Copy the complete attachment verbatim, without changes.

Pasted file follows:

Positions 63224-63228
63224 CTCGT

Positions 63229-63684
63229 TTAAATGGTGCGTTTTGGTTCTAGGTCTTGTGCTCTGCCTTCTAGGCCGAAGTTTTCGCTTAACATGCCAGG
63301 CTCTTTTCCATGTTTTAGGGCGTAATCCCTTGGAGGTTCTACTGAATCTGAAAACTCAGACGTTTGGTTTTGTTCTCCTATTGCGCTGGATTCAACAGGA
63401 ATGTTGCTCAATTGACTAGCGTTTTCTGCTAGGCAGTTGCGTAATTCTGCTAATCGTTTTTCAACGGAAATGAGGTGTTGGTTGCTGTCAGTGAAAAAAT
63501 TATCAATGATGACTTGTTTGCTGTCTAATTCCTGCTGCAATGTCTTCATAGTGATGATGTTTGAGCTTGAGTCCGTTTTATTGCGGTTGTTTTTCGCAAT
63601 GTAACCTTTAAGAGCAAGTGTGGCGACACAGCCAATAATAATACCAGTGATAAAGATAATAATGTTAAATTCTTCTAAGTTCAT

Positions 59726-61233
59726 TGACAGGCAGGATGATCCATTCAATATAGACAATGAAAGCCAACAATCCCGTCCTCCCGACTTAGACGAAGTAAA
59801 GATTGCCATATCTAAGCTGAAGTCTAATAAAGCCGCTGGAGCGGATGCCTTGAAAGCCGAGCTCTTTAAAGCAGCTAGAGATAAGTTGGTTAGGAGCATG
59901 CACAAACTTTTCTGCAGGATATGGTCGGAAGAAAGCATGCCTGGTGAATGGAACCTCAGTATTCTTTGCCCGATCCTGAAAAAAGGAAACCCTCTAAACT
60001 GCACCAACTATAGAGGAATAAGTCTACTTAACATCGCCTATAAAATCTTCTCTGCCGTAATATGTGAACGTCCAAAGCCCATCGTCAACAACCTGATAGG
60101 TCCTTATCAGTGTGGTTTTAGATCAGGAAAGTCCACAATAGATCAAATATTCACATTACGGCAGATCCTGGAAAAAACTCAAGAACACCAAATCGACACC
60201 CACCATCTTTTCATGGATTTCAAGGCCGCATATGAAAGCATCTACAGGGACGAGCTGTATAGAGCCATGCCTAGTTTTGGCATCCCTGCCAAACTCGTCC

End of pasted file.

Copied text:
Positions 63224-63228
63224 CTCGT

Positions 63229-63684
63229 TTAAATGGTGCGTTTTGGTTCTAGGTCTTGTGCTCTGCCTTCTAGGCCGAAGTTTTCGCTTAACATGCCAGG
63301 CTCTTTTCCATGTTTTAGGGCGTAATCCCTTGGAGGTTCTACTGAATCTGAAAACTCAGACGTTTGGTTTTGTTCTCCTATTGCGCTGGATTCAACAGGA
63401 ATGTTGCTCAATTGACTAGCGTTTTCTGCTAGGCAGTTGCGTAATTCTGCTAATCGTTTTTCAACGGAAATGAGGTGTTGGTTGCTGTCAGTGAAAAAAT
63501 TATCAATGATGACTTGTTTGCTGTCTAATTCCTGCTGCAATGTCTTCATAGTGATGATGTTTGAGCTTGAGTCCGTTTTATTGCGGTTGTTTTTCGCAAT
63601 GTAACCTTTAAGAGCAAGTGTGGCGACACAGCCAATAATAATACCAGTGATAAAGATAATAATGTTAAATTCTTCTAAGTTCAT

Positions 59726-61233
59726 TGACAGGCAGGATGATCCATTCAATATAGACAATGAAAGCCAACAATCCCGTCCTCCCGACTTAGACGAAGTAAA
59801 GATTGCCATATCTAAGCTGAAGTCTAATAAAGCCGCTGGAGCGGATGCCTTGAAAGCCGAGCTCTTTAAAGCAGCTAGAGATAAGTTGGTTAGGAGCATG
59901 CACAAACTTTTCTGCAGGATATGGTCGGAAGAAAGCATGCCTGGTGAATGGAACCTCAGTATTCTTTGCCCGATCCTGAAAAAAGGAAACCCTCTAAACT
60001 GCACCAACTATAGAGGAATAAGTCTACTTAACATCGCCTATAAAATCTTCTCTGCCGTAATATGTGAACGTCCAAAGCCCATCGTCAACAACCTGATAGG
60101 TCCTTATCAGTGTGGTTTTAGATCAGGAAAGTCCACAATAGATCAAATATTCACATTACGGCAGATCCTGGAAAAAACTCAAGAACACCAAATCGACACC
60201 CACCATCTTTTCATGGATTTCAAGGCCGCATATGAAAGCATCTACAGGGACGAGCTGTATAGAGCCATGCCTAGTTTTGGCATCCCTGCCAAACTCGTCC